Monday, April 25, 2005

Marcus in Arabia: The Trip to Tanzania!

Ever wonder where those pictures of the lions, cheetahs, and so on come from? Read on, this is installment one in a series as long as it takes to get through it!

Marcus in Arabia: Mzungu in Africa!
Africa! A vast continent famous for its animals and for the history of its exploration. Famous too for the visit paid to it by Marcus Aurelius future wise and benevolent emperor of the blogsphere.

Without digging up my old passport I can not recall when I visited Africa. It was one of two trips I took during that particular summer break. I do not recall how it all started but it was with a colleague of mine from the math and computer department at the UAE University.

We decided to go to Tanzania for a couple of reasons one of them is some other colleagues had recently visited and told us they had a good time. Also, Kenya is the destination in East Africa and as a result it is developing tourist traps and tourist targeted crime. So Tanzania it was.

In any event Tanzania is quite a destination onto itself. We planned on a Mount Kilimanjaro climb, a Serrentgetti tour (aka safari), and a visit to Zanzibar. In order to prepare for the mountain climb I attempted to kick start a workout program but the workout program sputtered like a motorcycle ready for the junkyard. To prepare for the safari I bought two new camera lenses a 70—210 mm f2.8, a 300 mm f2.8, and a 2x teleconverter. Unfortunately, the 300 mm and teleconverter did not arrive until after we returned from Africa (Fortunately perhaps, it was pain enough lugging around what we had and this lens would have added to that pain). The zoom lens did a good job, but it would have been nice in a few situations to have been able to reach out further. I also bought cigars to smoke at the top of Mt. Kilimanjaro. We purchased our plane tickets and packed our bags.

Al-Ain had recently built an international airport so we decided we wanted to fly out of that airport for the novelty of it. So we boarded the plane and headed off to our first stop in Muscat (capital of Oman). Since we had a long layover they packed us up and put us in the local Novotel for the duration of the layover. Went to sleep, woke up, went back to the airport, boarded another plane. This plane went so far we landed in Abu Dhabi! So 12 hours of travel resulted in us covering 80 miles or so.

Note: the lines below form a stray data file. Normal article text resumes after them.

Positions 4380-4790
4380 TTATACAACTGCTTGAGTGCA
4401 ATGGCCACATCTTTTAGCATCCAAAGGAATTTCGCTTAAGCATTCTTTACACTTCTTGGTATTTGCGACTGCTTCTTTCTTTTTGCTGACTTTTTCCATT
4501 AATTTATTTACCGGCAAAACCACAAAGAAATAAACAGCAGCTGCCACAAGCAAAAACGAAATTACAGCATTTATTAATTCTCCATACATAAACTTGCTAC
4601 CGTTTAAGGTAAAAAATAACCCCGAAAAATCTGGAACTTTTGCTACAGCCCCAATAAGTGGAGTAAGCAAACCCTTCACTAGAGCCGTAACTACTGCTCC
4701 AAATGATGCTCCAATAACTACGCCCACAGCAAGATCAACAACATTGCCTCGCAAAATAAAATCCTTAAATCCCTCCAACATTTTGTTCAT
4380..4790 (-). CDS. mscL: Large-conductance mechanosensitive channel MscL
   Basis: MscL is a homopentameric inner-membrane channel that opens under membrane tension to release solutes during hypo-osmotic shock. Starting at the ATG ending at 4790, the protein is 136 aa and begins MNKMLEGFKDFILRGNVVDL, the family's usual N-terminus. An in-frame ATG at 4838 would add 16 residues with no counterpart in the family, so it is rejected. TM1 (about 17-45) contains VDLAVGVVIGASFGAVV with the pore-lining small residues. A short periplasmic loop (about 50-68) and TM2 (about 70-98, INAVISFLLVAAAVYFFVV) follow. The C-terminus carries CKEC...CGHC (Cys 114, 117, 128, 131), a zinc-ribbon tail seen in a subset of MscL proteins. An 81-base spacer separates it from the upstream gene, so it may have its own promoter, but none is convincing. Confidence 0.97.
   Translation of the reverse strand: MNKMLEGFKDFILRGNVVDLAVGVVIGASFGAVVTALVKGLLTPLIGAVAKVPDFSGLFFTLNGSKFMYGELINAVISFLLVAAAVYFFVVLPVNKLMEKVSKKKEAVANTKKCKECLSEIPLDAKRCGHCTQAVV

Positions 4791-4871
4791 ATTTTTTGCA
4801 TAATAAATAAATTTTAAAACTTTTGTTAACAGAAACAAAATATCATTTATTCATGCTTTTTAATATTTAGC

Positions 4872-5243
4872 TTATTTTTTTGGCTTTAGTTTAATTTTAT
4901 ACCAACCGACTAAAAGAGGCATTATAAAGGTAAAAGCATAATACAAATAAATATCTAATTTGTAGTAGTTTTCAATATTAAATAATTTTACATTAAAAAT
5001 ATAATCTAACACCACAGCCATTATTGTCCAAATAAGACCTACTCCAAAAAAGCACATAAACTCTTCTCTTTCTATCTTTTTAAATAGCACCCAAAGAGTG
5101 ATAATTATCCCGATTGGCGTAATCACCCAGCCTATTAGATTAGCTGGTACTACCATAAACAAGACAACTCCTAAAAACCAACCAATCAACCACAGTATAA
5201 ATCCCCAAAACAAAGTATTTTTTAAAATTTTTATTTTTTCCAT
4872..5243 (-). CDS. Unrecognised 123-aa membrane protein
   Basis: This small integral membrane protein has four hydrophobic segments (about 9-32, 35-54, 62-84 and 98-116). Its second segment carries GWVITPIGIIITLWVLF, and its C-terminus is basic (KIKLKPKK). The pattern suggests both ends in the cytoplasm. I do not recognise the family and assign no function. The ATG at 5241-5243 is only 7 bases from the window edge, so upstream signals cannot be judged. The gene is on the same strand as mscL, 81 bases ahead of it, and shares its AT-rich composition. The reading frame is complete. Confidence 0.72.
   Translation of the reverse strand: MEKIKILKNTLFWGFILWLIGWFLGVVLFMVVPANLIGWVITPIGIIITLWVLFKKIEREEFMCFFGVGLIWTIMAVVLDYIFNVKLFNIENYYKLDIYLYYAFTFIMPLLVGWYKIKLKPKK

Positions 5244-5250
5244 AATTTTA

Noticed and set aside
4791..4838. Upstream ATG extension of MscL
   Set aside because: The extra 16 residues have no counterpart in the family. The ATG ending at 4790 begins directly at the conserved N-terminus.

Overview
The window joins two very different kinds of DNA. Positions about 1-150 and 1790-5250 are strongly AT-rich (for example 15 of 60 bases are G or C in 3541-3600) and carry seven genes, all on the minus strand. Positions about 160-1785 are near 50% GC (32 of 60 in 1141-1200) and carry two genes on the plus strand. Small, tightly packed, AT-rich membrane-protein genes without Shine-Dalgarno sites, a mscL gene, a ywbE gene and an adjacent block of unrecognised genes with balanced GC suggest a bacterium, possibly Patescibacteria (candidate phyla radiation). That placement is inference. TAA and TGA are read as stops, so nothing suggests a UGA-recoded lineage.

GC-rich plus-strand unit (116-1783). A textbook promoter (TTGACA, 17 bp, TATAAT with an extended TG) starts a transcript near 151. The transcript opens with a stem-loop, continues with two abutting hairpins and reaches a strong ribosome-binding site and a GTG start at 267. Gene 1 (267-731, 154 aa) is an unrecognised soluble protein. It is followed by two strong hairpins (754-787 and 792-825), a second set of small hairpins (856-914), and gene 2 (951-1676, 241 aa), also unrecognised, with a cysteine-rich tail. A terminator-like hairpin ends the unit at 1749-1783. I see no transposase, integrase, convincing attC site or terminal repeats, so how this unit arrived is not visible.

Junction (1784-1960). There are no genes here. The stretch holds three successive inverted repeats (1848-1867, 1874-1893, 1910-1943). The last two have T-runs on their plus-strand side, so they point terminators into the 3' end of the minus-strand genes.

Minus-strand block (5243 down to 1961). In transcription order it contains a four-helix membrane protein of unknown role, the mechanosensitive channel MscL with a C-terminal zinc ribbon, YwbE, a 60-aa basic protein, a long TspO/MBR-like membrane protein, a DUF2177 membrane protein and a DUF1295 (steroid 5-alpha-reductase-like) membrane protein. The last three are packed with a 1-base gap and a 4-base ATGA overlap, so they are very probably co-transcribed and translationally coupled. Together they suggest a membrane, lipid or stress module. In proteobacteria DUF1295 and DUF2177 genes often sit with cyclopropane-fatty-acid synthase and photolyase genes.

One of the things I like the best about traveling is the moments right before landing. I like to peer out of the window and see what the destination looks like from above. Any destination looks mysterious and wonderful from above and Dar Es Salaam (Dar Es Salaam, recall OBL bombed our embassies in Dar Es Salaam and Nairobi) was no exception. We got off the plane and quickly found out the wonderful part did not really hold up on closer scrutiny. I do not recall how we ended up in the hotel we spent the night in, but ended up there we did. They had an open air (but covered) bar/restaurant on top of the building and we eventually found our way up there. I sampled the beers (duh!) and found the local brew to not be about as good as Rhinelander beer but there was a regional beer (IIRC Tusker a Kenyan brew was the good beer) that was much better. The food was edible but not great, my companion tried local dishes and we quickly found out they were pretty bland.

The view from the building varied I remember looking out over the wall of the bar to the street and seeing people walk around. Nothing unusual about that. Looking out in another direction I could see a burning garbage dump. The hotel we stayed in was not that bad by Western standards, but it was no five star accommodation.

50 shillings for "mzungu" 25 for all others. What is a mzungu you ask? Simply put a white guy. Almost every where you went they would charge a mzungu more than they would a local. I wonder about blacks from Europe and the States, but I do not recall asking for clarification on that particular point. I really did not get worked up over it as the mzungu rates were still reasonable. The funniest mzungu line was in a bus station. We went to buy tickets for our return to the coast and the ticket agent proudly exclaimed they charge the same price for both blacks and mzungu. I don't think we are in Kansas anymore Toto.

Anyway, enough of that! The second day we had breakfast,checked out of the hotel, and went to the bus station. The bus station was quite a scene not the usual antiseptic building we in America think of; it was open, dusty, crowded, people coming and going, touts, vendors, taxi drivers and so on. It reminded me of the parking lot at an Alpine Valley Grateful Dead show. Our taxi driver was kind enough to convey us to a bus headed from to the safari center of Tanzania: Arusha.

Next Installment: Bus Trip to Arusha and Dark Bars.